Adalimumab was actually the first drug I was put on nearly 3 years ago, and it's honestly changed my life. My arthritis issues are mainly in my SI joints and before I started taking it, I would have lots of days with intense pain and muscle spasms, I couldn't walk properly or bend down to put my knickers on in the morning. Now I barely have any of those symptoms at all. I was worried about the side effects too at first but the only side effect I've had is a bit of tiredness the next day. It does suppress your immune system, but that hasn't been a huge problem for me. I just make sure I have good hygiene and don't meet up with anyone who is unwell, as well as wearing sun cream.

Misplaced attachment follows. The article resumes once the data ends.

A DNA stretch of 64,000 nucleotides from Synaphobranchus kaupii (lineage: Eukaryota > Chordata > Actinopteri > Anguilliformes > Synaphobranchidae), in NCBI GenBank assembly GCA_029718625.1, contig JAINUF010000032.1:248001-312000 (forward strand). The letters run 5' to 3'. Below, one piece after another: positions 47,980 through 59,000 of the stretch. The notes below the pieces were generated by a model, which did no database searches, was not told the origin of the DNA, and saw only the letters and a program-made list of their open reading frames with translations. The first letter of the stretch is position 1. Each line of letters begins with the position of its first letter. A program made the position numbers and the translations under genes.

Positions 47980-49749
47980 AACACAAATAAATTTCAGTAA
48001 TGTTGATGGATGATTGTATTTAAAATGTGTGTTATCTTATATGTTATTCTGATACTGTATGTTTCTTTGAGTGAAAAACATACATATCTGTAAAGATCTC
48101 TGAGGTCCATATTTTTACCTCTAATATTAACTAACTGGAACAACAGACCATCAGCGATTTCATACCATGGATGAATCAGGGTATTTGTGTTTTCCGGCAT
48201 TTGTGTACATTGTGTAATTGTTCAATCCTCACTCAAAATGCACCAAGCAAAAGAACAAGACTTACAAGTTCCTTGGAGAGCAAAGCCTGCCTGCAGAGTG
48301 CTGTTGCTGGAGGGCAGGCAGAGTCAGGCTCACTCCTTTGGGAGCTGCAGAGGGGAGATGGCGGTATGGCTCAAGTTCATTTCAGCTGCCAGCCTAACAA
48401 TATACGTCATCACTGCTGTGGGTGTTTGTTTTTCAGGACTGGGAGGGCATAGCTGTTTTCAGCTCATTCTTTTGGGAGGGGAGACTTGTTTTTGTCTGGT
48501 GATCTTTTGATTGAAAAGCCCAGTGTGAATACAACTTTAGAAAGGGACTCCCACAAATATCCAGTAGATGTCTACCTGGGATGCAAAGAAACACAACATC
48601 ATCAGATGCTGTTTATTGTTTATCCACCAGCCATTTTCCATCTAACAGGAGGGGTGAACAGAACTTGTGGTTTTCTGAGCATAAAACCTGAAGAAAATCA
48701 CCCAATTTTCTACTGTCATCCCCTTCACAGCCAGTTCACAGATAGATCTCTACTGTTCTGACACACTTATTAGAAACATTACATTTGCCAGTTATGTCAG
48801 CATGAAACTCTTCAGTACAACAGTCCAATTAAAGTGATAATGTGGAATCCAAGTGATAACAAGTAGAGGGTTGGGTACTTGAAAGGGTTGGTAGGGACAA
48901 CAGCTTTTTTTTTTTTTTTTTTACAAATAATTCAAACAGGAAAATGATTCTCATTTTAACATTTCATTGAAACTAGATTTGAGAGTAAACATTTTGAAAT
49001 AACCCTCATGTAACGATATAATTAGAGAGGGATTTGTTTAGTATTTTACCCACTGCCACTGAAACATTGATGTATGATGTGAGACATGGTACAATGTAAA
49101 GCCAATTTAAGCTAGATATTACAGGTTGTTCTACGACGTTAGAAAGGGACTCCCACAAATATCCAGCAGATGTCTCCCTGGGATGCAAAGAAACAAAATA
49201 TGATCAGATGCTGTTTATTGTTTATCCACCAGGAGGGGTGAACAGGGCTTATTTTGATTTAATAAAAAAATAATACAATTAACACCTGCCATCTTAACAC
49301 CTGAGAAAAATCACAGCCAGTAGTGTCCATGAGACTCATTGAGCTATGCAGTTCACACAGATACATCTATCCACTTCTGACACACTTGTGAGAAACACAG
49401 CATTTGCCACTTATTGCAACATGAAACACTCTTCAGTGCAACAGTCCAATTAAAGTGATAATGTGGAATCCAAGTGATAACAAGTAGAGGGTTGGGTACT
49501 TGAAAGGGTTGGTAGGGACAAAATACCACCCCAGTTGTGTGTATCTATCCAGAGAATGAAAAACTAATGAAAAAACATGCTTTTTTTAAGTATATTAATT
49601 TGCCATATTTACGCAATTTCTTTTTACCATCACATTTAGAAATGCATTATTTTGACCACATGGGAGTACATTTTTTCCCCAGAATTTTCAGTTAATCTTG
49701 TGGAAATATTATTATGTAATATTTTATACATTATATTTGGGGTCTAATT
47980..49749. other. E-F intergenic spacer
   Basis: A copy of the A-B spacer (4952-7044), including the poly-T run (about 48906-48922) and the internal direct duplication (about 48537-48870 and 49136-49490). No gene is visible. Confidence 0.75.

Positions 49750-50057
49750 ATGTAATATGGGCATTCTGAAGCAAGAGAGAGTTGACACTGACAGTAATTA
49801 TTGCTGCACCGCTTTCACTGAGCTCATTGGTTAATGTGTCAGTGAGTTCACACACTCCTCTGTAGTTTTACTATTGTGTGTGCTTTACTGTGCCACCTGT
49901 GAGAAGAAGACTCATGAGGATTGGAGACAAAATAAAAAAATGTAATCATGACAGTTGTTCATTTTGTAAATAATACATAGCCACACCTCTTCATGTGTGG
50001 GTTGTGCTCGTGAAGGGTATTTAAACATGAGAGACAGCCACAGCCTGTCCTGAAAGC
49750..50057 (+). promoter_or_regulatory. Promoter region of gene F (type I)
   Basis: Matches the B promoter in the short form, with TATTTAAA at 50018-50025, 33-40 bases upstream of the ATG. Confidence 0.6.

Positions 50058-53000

I would say it's worth trying for a few months, you can always stop it if it's not for you. If you do try it, I would recommend doing your injection in the evening. Once I've done mine, I get very tired. And to make sure you take it out of the fridge for an hour before, it makes the injection less painful. It's not hugely painful on the whole anyway, but every little helps!

May I ask, is it a must that a person takes Methotrexate with a Biologic? or can a Biologic work on its own?

bpeal1 profile image
bpeal1 in reply to MJSlide1958

The methotrexate prolongs how long the biologic may work for (biologics are proteins which your body can make antibodies against) however, some people take biologics on their own. Alternatively I can't tolerate methotrexate so I take leflunomide with my biologic instead - my rheumatologist says the leflunomide will do the same job as methotrexate.

MJSlide1958 profile image
MJSlide1958 in reply to bpeal1

Thank you very much.